There is a problem of violence in America. And it doesn’t seem to go away anytime soon.
A shooter in Washington, DC, at the end of last month, April 22nd. Fire At a college school across the street, he struck more than 200 bullets and injured four. A mall shooting in South Carolina that same week injured 10 people. A shooting on the Brooklyn subway earlier that month injured more than 12 people.Recent New Orleans report The bloodiest weekend of almost 10 years.
Overall, recent data show that the United States experienced a record high annual increase in homicide in 2020 compared to 2019. Statistics from the FBI. The homicide rate rose by nearly 30% in 2020 and rose again by 5% in 2021. Violent crimes such as mass shootings and violent crimes have also increased since 2019.
Pandemic is hitting Americans
In an interview with Yahoo News, some experts attributed the surge in violence to three factors. They say the COVID-19 pandemic has forced a national blockade that disrupts all aspects of life and leads to increased stress and anxiety for the people.
Dr. Howard Curts, a professor of sociology and criminal justice at Southwestern Oklahoma State University, believes that violence and frustration arose as people were locked out of the outside world.
“There was a spirit of this plague that had to hurt people,” Kurtz told Yahoo News. “Then we will see an increase in violent crimes with a lack of social interaction.”
Cases of COVID have plummeted in the past few months and most blockades have ended, but new variants and ongoing mask restrictions still disrupt daily life. Even now, two years after the lockdown began, Kurtz argued that people couldn’t agree with Mask’s instruction and many were reaching their limits.
“We have cutting-edge people. People who don’t want to wear masks on public transport in a crowded indoor environment,” he said. “Climate is good for people who put the problem in their hands.”
Political polarization and distrust of the system promote discord
Experts believe that another reason for concern is the growing political polarization and distrust of US institutions. In addition to this distrust, there is also a sense of lawlessness resulting from police violence. The lack of American confidence in law enforcement, education, government and the economy contributes to social discord, John Jay College professor Dennis Kenny told Yahoo News.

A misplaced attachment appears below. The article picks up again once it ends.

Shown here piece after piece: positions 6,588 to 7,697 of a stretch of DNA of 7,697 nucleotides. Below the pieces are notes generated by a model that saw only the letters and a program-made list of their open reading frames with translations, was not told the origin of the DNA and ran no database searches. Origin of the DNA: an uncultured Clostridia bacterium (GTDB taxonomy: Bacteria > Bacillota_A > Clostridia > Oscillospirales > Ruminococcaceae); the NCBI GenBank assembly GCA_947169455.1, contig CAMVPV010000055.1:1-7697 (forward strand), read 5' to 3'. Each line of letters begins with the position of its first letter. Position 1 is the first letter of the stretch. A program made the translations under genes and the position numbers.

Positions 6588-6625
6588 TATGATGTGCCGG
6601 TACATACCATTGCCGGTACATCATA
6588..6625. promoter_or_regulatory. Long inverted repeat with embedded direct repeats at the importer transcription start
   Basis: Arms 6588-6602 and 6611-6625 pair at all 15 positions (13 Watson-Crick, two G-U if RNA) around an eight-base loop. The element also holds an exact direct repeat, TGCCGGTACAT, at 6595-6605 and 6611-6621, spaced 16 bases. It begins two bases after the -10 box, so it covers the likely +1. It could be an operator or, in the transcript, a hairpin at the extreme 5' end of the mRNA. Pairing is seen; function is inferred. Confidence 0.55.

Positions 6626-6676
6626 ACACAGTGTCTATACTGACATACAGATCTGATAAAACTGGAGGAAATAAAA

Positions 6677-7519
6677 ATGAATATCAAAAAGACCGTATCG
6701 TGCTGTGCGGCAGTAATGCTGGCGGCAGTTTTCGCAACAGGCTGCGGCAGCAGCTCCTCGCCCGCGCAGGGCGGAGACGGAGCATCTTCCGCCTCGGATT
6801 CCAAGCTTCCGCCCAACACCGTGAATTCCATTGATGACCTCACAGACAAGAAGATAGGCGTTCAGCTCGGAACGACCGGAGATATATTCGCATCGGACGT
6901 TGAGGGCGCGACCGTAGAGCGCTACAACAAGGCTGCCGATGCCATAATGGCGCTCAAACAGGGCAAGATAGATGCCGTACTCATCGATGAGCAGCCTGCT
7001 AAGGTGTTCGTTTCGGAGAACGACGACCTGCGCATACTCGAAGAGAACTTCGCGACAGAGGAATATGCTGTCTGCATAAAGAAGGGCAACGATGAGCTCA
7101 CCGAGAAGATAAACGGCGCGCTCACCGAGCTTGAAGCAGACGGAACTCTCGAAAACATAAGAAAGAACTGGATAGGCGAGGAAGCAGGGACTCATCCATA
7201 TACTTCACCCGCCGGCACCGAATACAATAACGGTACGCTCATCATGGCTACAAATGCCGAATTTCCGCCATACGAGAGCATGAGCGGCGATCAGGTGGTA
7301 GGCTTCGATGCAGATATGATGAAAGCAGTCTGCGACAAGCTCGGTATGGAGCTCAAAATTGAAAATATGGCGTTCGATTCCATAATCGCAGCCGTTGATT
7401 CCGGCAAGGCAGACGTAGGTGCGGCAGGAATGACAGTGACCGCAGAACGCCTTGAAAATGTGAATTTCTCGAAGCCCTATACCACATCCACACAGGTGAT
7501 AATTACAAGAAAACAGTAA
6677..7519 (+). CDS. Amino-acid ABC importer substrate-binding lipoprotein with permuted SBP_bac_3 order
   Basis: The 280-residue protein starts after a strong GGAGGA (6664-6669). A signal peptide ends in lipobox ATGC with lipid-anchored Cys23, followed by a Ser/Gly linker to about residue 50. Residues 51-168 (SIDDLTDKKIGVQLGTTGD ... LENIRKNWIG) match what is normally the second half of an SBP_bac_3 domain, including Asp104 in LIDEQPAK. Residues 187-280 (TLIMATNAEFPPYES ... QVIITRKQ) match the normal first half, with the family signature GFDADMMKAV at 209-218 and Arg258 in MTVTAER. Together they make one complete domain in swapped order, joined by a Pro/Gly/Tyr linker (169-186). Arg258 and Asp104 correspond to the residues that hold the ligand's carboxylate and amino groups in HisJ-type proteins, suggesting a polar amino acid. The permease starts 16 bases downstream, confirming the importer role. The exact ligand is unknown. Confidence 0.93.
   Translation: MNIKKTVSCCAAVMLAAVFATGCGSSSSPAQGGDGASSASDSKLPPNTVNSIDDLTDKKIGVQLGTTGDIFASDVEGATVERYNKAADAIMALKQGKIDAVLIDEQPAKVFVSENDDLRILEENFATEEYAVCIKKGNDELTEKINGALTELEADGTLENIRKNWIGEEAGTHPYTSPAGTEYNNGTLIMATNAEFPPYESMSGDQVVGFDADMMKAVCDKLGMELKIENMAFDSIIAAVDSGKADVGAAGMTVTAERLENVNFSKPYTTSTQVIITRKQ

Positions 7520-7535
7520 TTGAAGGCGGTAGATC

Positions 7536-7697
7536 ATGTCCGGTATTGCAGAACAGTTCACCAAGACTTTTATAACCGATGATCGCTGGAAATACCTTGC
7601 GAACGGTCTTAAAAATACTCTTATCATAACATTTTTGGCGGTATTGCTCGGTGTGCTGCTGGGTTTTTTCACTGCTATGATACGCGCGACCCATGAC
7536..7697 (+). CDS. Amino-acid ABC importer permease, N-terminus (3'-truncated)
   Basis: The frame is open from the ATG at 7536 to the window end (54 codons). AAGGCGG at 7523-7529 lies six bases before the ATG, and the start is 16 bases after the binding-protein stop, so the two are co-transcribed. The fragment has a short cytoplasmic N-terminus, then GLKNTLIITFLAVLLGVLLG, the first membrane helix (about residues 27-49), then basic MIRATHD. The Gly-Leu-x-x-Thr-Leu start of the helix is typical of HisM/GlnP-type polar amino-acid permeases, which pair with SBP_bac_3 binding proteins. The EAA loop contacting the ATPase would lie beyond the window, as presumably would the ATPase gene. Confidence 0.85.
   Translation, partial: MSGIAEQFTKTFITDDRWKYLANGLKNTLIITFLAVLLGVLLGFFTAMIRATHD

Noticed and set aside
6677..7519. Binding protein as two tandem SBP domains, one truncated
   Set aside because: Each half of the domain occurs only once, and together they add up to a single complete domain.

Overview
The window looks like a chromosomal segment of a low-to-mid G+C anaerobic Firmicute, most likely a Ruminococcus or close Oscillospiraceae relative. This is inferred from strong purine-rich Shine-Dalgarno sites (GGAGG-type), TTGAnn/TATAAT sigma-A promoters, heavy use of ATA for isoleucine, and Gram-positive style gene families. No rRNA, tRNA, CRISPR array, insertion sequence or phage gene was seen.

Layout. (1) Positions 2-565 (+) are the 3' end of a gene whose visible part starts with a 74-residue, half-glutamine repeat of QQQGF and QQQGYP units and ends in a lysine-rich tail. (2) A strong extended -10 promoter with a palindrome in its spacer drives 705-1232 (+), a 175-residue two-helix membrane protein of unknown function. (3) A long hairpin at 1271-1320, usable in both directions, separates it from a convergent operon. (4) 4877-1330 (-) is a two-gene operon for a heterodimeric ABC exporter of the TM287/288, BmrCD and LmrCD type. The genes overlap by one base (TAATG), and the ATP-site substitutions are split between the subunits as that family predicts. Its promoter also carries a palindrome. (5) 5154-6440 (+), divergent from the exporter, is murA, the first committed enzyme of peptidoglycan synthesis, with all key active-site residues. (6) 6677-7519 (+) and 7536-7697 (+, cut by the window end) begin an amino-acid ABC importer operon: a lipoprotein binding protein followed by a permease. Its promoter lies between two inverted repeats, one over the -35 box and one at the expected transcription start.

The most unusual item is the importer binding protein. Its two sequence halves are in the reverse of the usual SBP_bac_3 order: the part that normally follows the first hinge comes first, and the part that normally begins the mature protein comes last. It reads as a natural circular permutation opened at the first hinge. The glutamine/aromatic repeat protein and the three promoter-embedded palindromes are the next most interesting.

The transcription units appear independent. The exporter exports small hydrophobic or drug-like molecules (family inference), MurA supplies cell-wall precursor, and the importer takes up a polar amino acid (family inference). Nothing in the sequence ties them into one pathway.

“The factors of the last few years have begun to erode the social contracts formed by many,” he said. “As a result, you see conflict in society.”
In many respects, Americans are dissatisfied with the US government, the economy, and their fellow citizens.According to a March study from GallupApproximately three-quarters of Americans are dissatisfied with where the country is heading. Studies have shown that this has risen significantly since 2002, when the situation was almost reversed.
Political polarization drives the story that Americans need to put the problem in their hands. Liberals and conservatives are slowly beginning to see each other as enemies rather than fellow Americans, Dr. Kurtz argued.
“You have this group on the right who wants to regain the country and the group on the left who wants to reimburse law enforcement,” he said. “People who oppose will blame hard. Sometimes very hard.”
Guns play an important role in violent crime
Looking back at the many violent crimes that have occurred in the past year, a common theme is gun violence.by FBIIn 2021, more than 38 million guns were sold, and from 2019 it has exceeded 10 million. According to Charis Kubrin, a professor of criminology at the University of California, Irvine, violence can quickly turn into murder due to the presence of firearms.
“This is a very powerful combination of both increased violence and gun sales,” she said. “If you don’t have a gun, you may be assaulted. If you don’t have a gun, you may be robbed.”
Gun violence has dominated the topic for the past two years. Laws vary from state to state. The United States is one of the few countries where firearms can be legally purchased and carried.
“We are in an environment where you can buy guns,” Kurtz said. “The more scared we are, the more likely we are to buy more guns.”
Where are you going from here?
That’s not all bad news.Studies show that homicide rates are still high 30% lower Than the peak of the 1970s and 1990s. As the incidence of COVID-19 continues to decline in 2022, experts say the trend of the impact of pandemics on crime and violence may continue.
“Relaxation of COVID restrictions will remove some of the pressure from all our shoulders,” Kenny said.
Josh Meyers is a student at Syracuse University.